You can also add a little tomato paste if desired.
As I mentioned, the longer your Bigos cooks, the better.
It’s the national dish of Poland
I used to have a Polish acting teacher who would spend days cooking a huge pot of Bigos for his birthday celebration. The longer it cooked on the stove, the better it tasted.
Bigos is a one-pot concoction of cabbage, sauerkraut, various types of meats, wild mushrooms, and sometimes prunes.
Traditionally, it’s made with alarming amounts of pork fat, lard, bacon, and other “porky” parts. Poles love their pork fat.
Bigos was served for breakfast, lunch, and dinner at some of the restaurants and hotels we stayed at during our trip. That made sense because the climate in Poland is frosty and a nice steaming plate of Bigos will quickly warm you up. Polish cuisine features many hearty soups, stews, meats, potatoes, dumplings, and cabbage all washed down with beer or shots of Polish vodka.
Even though I could have developed a more “health-conscious” Bigos recipe, possibly made with quinoa, tofu, kale, or goji berries, it just wouldn’t be the same as the real thing. Sometimes you have to “go with the flow” and savor foods that people all over the world have thrived on for centuries without immediately dropping dead. I mean, seriously. . . You know you want some. . . right?
It takes a little work but it’s so worth it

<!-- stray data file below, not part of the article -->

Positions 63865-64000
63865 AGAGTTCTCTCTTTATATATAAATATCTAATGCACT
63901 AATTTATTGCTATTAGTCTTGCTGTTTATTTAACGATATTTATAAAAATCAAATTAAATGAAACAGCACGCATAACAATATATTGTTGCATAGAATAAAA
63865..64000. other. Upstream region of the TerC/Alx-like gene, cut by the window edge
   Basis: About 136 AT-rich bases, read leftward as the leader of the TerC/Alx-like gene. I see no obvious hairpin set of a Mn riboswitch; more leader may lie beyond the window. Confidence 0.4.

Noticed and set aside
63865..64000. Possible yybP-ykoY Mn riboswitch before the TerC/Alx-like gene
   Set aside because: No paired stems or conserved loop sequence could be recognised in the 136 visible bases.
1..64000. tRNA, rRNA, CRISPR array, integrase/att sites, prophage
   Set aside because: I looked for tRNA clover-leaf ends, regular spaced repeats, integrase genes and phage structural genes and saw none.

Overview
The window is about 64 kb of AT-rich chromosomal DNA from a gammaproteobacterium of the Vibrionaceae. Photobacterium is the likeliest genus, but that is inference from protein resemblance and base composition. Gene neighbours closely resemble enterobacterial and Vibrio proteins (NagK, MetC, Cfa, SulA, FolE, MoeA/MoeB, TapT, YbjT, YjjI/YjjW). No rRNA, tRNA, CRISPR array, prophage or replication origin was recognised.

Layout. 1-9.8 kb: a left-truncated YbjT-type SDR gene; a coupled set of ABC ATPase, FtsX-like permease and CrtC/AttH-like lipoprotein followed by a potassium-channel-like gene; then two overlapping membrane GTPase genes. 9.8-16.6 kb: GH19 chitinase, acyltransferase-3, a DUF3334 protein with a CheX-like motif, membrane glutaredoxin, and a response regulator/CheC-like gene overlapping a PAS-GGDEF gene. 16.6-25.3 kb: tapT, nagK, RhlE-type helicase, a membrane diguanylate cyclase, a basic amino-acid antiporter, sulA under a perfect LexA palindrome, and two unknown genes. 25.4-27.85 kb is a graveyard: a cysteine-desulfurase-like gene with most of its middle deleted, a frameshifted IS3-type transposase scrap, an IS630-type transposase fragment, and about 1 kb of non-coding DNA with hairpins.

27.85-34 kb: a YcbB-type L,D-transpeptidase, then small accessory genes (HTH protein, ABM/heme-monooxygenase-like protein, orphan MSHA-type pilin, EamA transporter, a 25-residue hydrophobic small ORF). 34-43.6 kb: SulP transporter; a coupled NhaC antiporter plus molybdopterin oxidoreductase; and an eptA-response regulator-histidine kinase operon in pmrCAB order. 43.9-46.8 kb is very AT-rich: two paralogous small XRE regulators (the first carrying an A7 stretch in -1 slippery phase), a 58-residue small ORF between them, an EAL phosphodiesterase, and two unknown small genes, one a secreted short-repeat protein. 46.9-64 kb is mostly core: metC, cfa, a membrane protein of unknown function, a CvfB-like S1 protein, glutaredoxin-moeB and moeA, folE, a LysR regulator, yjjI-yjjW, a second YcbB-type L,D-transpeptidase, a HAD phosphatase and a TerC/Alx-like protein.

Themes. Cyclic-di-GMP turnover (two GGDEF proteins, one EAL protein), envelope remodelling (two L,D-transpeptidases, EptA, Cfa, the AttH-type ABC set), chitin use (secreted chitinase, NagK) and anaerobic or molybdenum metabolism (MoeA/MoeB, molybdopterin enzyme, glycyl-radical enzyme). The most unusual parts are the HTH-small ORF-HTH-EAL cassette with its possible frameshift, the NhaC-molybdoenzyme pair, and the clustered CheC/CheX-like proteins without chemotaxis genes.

Try to use high-quality sauerkraut if you can. German sauerkraut, which has a creamy quality, is especially good.
You can also use a combination of wild dried mushrooms that have been re-plumped, fresh mushrooms, or a combination of both. The Polish people love to hunt for wild mushrooms in the forest and use them in their Bigos recipes. They’re wonderful, but any store-bought mushroom will do.
Since Bigos is a “Hunter’s Stew” you can use various combinations of meats, including game and smoked sausages. Bacon is an integral part of this rich and hearty dish.
I recommend not adding salt until after the Bigos is done and you do a taste test. Depending on what brand of sauerkraut you use, it will affect how much salt you need.
Serve it in a bread bowl
Enjoy your Bigos with Pierogi, which you can find frozen if you don’t make them yourself, and Polish beer.
My Polish roots
My DNA is mostly Eastern-Central European and my late husband’s grandparents immigrated from Poland. He was born in Hamtramck, which, at the time, was a Polish enclave in Detroit. I was able to visit his family several times in Michigan and enjoyed many delicious, traditional Polish dishes as well as his dad’s homemade wine that I hate to say tasted like cough syrup.
My dad’s grandparents are from Bialystok and Augustow, Poland. They immigrated to the US in the 1880s. Jews began settling in that region in large numbers starting in 1658 and were there until the Nazis annihilated them and destroyed most of the cities in Poland during WWII. My family left way before that happened or I probably wouldn’t be here today.
Our trip to Poland
We were invited to Poland to attend a film festival that my partner was speaking at in Bydgoszcz. I was both excited and a little nervous. Some of the Polish people I’d met in years past were clearly anti-Semitic. They or their relatives suffered through a horrific war and Communist takeover so some bitterness is understandable. Much to my delight and relief, I found the Polish people I met on our trip to be friendly, hospitable, and sympathetic to the plight and history of the Jews in Poland – as well as their many contributions to Polish art, culture, science, and business.
Photos from our time in Warsaw
Click on the images to view them full-sized.
Have you ever eaten Bigos? What is your favorite Polish dish? Please leave a comment below.